Such “parenting” was reinforced by the similarly harsh discipline that was often practiced in most German churches and schools – and not just in Catholic schools, but in secular schools as well. And so Hoess wrote the following explanation for his willingness to reflexively carry out the decidedly un-Christ-like – indeed, satanic – orders he received from his superiors:
“Above all, I was constantly reminded that I was to comply with, and follow, the wishes or commands of parents, teachers, priests, etc., indeed all grown-ups including the servants, and that I was to allow nothing to distract me from that duty. Whatever they said, went. These fundamental values of my upbringing became part of my flesh and blood.” [See Alice Miller’s Breaking Down the Wall of Silence.]
This is how military recruits in basic training internalize the killing arts. So it should come as no surprise when soldiers react automatically and violently in the war zone, obeying even illegal orders given in the kill-or-be-killed chaos of the battlefield. After the psychological trauma, humiliation and threats of punishment experienced in their child-rearing, school yards, mean streets or their basic training, soldiers can be relied upon to react automatically, even unconsciously, and do what they have been indoctrinated to do when their own physical survival is threatened.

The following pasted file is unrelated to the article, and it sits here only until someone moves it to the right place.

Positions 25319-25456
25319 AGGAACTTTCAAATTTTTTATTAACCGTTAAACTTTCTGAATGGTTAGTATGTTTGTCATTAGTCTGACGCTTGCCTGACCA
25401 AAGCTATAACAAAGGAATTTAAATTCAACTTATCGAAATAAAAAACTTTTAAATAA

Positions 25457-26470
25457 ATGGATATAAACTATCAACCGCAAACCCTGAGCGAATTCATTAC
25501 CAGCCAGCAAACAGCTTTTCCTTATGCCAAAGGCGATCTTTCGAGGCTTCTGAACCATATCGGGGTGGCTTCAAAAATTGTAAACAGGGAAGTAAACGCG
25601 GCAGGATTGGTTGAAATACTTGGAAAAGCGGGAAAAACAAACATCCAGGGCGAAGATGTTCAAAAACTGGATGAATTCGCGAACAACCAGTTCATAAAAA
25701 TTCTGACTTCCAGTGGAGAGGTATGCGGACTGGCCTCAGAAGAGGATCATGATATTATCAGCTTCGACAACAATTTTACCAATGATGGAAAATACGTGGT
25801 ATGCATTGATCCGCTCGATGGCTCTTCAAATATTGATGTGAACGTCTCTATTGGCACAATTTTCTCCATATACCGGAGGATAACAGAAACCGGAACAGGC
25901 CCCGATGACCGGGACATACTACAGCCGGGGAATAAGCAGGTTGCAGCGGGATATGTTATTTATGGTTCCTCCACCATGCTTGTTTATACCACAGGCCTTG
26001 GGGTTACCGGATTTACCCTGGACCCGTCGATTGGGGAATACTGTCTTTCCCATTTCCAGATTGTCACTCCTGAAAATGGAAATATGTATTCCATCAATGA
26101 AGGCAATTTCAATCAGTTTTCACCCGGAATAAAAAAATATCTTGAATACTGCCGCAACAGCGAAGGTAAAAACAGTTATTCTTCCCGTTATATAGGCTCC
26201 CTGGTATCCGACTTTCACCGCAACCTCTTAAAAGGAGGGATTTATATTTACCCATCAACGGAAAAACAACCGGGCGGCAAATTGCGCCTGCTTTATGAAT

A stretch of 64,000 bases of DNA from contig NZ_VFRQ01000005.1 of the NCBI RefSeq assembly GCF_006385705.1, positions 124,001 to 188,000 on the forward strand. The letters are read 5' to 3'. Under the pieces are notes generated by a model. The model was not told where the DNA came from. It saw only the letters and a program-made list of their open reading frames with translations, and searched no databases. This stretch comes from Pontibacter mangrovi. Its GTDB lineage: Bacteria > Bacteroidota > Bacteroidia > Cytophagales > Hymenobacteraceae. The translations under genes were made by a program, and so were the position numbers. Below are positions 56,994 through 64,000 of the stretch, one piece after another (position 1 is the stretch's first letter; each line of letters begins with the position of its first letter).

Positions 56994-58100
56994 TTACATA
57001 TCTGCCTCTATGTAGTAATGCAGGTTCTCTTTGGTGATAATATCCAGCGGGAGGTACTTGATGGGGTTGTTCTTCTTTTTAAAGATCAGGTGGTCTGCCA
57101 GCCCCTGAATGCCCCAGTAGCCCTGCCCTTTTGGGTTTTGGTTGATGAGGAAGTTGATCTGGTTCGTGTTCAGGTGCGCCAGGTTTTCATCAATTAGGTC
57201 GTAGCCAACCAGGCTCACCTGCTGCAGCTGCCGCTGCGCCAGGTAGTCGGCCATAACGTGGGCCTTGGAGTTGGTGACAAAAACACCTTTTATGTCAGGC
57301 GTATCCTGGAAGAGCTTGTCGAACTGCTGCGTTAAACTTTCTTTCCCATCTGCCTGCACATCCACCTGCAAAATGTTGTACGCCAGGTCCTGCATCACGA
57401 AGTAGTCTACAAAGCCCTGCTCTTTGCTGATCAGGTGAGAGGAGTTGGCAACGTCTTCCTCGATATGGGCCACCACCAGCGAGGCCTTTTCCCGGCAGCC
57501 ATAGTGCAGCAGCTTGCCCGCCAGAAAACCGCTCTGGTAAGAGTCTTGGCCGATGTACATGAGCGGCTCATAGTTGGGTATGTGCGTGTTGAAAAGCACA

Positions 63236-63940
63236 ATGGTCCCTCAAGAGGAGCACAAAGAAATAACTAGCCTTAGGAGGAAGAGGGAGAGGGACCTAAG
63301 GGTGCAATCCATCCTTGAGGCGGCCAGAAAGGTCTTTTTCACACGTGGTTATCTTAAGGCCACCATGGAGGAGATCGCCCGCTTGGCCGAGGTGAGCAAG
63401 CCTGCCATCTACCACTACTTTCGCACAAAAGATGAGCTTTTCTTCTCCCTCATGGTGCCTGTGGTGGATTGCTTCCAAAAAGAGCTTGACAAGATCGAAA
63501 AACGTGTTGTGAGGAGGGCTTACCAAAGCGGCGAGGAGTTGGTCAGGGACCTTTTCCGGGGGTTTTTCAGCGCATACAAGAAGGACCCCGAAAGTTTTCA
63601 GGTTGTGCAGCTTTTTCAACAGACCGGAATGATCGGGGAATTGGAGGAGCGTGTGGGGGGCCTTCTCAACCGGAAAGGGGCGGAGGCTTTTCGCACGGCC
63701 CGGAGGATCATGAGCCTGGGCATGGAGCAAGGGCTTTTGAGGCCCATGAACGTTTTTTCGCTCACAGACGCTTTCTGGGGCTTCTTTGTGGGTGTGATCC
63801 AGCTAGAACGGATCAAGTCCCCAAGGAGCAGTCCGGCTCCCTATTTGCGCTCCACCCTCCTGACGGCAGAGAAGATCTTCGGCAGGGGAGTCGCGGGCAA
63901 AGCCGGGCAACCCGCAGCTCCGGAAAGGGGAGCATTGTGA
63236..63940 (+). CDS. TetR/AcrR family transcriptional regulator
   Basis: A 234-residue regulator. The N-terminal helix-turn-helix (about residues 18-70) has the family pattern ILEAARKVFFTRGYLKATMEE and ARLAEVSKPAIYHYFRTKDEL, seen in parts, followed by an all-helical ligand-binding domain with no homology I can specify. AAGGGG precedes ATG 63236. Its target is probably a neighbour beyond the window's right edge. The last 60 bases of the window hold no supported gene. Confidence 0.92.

Duty and honor; solemn oaths of allegiance to a flag (the Swastika or the Stars and Stripes); obedience to god and country; patriotism; nationalism; “America # 1” and “Deutschland Uber Alles” are common examples that will promote the blind patriotism that has driven the killing machines on all sides of every war throughout the entire history of warfare.
Internalizing such propaganda allowed Hoess to perform his gruesome “duties” at Auschwitz, without any obvious signs of remorse when he was later tried, convicted and hanged for war crimes and crimes against humanity. The baptized Lutheran Adolph Eichmann, a contemporary of Hoess’s, also reacted without remorse during his trial in Jerusalem long after the war, as did most of the other defendants at the Nuremberg War Crimes Trial.
Consequences of Violence
Sadly, the soldier-victims (willing or unwilling) of chronic brainwashing (which can easily create robotic humans willing to inflict pain on others) learn much too late that being involved in state-sponsored terrorism, directly or indirectly, can also be lethal to their souls and psyches, not to mention the souls and psyches of their battlefield victims (and loved ones when they come home), all of whom are mostly innocent, unarmed and decidedly defenseless women and children.